You have just wrapped up another workshop where you received great information on how to create meaningful learning experiences for young children. However, in the bustle of returning to your practice context, you find it challenging to put your new knowledge into action.
This is an ideal opportunity for coaching to bridge the gap between what you know about meaningful learning experiences and what you can do to make them a part of your daily practice.
Researchers and leaders at the Anita Zucker Center for Excellence in Early Childhood Studies have developed, implemented, and evaluated a unique type of coaching called practice-based coaching (PBC). Beginning with work conducted by Zucker Center director Patricia Snyder and her colleagues in 2007, PBC has become a local, state, national, and international coaching model. Similar to other forms of coaching, PBC is designed to support teachers and families to implement effective practices to support young children’s development and learning. What sets PBC apart from other coaching models is an emphasis on supporting practice implementation and its empirical foundation. Several research projects within the Zucker Center have shown PBC can have positive and lasting effects on teachers’ and families’ use of evidence-based practices and outcomes for young children. Evidence-based practices are behaviors that you can see or hear teachers and families use when they are interacting with or teaching young children.
HOW IT WORKS
PBC is a cyclical 3-step process. All steps occur within a collaborative partnership where both the coach and the teacher or family member are contributing knowledge, experiences, and ideas.
The first step involves gathering information about a teacher’s or family members strengths and needs related to the practices that are the focus of coaching. This information is used to develop a shared goal and action plan. During this step, early childhood teachers or family members share what practices they would like to work on with a coach. Coaches, like Zucker Center research scientist, Darbianne Shannon, then provide feedback and suggestions that help to make the goals and action plan steps feasible to accomplish within teachers’ and families’ everyday interactions and activities with young children.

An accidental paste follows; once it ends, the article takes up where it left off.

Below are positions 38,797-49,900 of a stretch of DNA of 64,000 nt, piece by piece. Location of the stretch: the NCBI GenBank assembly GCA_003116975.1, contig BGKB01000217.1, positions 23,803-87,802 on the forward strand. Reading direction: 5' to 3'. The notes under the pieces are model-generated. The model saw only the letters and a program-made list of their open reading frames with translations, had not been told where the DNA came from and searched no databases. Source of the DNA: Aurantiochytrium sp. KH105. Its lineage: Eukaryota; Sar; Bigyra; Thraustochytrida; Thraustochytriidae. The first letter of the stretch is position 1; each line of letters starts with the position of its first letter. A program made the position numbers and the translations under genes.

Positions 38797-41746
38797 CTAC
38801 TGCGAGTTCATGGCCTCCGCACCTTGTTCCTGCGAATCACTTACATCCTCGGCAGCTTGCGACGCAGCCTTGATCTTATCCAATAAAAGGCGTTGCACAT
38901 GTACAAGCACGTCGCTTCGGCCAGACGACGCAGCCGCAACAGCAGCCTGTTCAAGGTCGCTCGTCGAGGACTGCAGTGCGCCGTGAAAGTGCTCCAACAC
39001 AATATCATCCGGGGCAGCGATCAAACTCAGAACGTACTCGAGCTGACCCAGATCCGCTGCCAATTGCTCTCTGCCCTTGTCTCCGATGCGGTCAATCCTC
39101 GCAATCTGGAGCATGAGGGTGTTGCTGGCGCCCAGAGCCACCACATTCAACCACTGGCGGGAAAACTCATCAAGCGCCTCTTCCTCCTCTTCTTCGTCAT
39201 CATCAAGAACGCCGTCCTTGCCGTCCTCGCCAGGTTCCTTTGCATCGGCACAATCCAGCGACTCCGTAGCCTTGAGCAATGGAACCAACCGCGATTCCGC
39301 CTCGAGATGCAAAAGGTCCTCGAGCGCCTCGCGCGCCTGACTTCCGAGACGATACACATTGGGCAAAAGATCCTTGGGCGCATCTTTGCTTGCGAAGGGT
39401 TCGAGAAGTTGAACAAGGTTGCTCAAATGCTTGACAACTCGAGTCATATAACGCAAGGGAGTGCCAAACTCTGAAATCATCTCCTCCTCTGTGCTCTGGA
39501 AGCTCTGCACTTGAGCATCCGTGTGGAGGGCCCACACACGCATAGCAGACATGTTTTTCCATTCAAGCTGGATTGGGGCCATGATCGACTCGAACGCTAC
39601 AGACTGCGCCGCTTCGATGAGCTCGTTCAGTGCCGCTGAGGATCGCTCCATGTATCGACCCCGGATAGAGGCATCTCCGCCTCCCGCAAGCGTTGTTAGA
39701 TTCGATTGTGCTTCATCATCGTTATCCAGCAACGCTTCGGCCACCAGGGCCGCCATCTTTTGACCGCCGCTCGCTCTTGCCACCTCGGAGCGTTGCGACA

“We know that families and teachers are busy. So, to help them to identify maybe one or two high-leverage practices that they can focus their attention on helps them to feel more successful.”
The second step of the PBC process involves engaging in focused observation as teachers or family members implement the practices they selected as their goal. For Zucker Center coach and research scientist, Crystal Bishop, this step is particularly important.
“The parent has identified a practice they want support to use. For example, if a parent wants to help their child learn to use single-words to communicate, then when I’m in the home, I observe the parent interacting with the child. Following my observation, the parent and I discuss how the parent can respond to the child’s requests or I can model ways that she could respond to her child’s communication.”
The third step of the process involves facilitating reflection and providing feedback to teachers or families about their implementation of practices that are aligned with their goal and action plan. Typically, these discussions focus on the teacher’s or family member’s confidence and competence about the practice(s) that are the focus of coaching with the coach providing both supportive and constructive feedback about practice implementation. Teachers and family members reflect not only on their practice implementation but also on the associated changes they are observing in young children’s development and learning. Once an action plan cycle of PBC is completed, a new action plan cycle focused on a different practice or goal begins.
PBC AND THE FUTURE OF EARLY CHILDHOOD CLASSROOMS
According to Shannon, who has coached teachers and supported others to learn to use PBC, coaching has become an indispensable part of the Center’s dissemination and outreach efforts.
“We’ve used practice-based coaching in a number of different classroom settings, including public schools, early care, and education centers, and Head Start programs, as well as in families’ homes. PBC is effective for supporting teachers and families to implement evidence-based practices in a myriad of different settings. No matter where a child is receiving care or services, what’s most important is that the interactions and practices that the adults in their lives are using are supportive of the child’s growth and development.”
Our research within the Center has demonstrated that when teachers receive support to implement evidence-based practices through PBC, young children make progress in their development and learning.
Ultimately, Center director Patricia Snyder notes, PBC is a process that is here to stay — given its crucial role in creating positive outcomes for not only teachers and families, but also for children. “PBC places an important emphasis on evidence-based interactional and teaching practices that teachers or family members can implement in everyday routines and activities to support young children’s development and learning. It has been amazing to see the adoption of PBC at local, regional, state, national, and international levels, which indicates that not only is an evidence-based approach, but an approach that people find feasible, acceptable and useful.”
Story by: Alexis T. Brown